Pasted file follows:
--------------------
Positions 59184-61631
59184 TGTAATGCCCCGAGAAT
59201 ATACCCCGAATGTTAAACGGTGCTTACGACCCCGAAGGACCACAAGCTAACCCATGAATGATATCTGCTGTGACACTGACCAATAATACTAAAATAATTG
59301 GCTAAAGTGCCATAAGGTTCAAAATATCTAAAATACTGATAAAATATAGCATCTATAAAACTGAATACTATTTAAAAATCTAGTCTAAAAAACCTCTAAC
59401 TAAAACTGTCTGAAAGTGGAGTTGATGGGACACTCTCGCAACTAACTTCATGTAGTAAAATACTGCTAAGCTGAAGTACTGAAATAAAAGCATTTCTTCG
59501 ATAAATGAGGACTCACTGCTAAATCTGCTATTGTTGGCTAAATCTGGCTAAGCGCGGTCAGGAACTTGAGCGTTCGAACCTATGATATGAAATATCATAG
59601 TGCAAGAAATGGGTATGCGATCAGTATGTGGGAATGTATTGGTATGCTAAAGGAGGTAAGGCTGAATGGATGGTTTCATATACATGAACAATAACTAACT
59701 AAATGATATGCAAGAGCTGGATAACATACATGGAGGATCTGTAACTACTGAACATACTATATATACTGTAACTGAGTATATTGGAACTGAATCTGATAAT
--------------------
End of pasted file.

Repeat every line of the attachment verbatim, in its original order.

Positions 59184-61631
59184 TGTAATGCCCCGAGAAT
59201 ATACCCCGAATGTTAAACGGTGCTTACGACCCCGAAGGACCACAAGCTAACCCATGAATGATATCTGCTGTGACACTGACCAATAATACTAAAATAATTG
59301 GCTAAAGTGCCATAAGGTTCAAAATATCTAAAATACTGATAAAATATAGCATCTATAAAACTGAATACTATTTAAAAATCTAGTCTAAAAAACCTCTAAC
59401 TAAAACTGTCTGAAAGTGGAGTTGATGGGACACTCTCGCAACTAACTTCATGTAGTAAAATACTGCTAAGCTGAAGTACTGAAATAAAAGCATTTCTTCG
59501 ATAAATGAGGACTCACTGCTAAATCTGCTATTGTTGGCTAAATCTGGCTAAGCGCGGTCAGGAACTTGAGCGTTCGAACCTATGATATGAAATATCATAG
59601 TGCAAGAAATGGGTATGCGATCAGTATGTGGGAATGTATTGGTATGCTAAAGGAGGTAAGGCTGAATGGATGGTTTCATATACATGAACAATAACTAACT
59701 AAATGATATGCAAGAGCTGGATAACATACATGGAGGATCTGTAACTACTGAACATACTATATATACTGTAACTGAGTATATTGGAACTGAATCTGATAAT